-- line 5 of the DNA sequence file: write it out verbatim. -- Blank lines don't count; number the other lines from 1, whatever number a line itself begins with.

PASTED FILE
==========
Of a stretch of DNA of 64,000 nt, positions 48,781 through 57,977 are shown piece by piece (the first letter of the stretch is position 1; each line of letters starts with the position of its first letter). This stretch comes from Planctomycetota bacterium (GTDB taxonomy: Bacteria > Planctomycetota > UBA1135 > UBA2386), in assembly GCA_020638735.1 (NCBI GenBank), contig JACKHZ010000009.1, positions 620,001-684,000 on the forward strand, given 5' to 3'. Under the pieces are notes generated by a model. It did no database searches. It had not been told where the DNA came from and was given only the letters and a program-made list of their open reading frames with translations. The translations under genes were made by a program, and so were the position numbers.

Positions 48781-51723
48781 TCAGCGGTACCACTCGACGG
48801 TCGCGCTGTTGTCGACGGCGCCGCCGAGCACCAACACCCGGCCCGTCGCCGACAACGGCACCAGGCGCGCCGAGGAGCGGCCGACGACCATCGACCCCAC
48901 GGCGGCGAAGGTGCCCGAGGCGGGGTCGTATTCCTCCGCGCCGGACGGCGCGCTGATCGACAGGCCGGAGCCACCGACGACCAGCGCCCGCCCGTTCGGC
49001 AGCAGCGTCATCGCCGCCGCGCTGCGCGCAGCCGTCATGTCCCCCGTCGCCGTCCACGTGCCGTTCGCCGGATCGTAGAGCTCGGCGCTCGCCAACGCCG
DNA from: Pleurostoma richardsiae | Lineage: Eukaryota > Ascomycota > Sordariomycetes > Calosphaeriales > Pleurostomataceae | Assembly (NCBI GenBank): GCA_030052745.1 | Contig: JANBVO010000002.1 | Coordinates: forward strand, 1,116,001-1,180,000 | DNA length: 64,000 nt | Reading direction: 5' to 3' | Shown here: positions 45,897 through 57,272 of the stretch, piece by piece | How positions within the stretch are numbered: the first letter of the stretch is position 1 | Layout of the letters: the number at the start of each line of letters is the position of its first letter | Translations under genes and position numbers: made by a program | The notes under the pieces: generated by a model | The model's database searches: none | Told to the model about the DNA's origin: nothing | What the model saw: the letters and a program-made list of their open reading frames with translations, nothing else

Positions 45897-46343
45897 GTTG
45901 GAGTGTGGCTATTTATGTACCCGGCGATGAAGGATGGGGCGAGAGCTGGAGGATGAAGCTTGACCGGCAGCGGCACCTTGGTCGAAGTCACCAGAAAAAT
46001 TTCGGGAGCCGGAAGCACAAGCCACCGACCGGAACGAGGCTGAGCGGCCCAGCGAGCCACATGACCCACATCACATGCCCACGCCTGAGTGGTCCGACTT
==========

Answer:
48901 GGCGGCGAAGGTGCCCGAGGCGGGGTCGTATTCCTCCGCGCCGGACGGCGCGCTGATCGACAGGCCGGAGCCACCGACGACCAGCGCCCGCCCGTTCGGC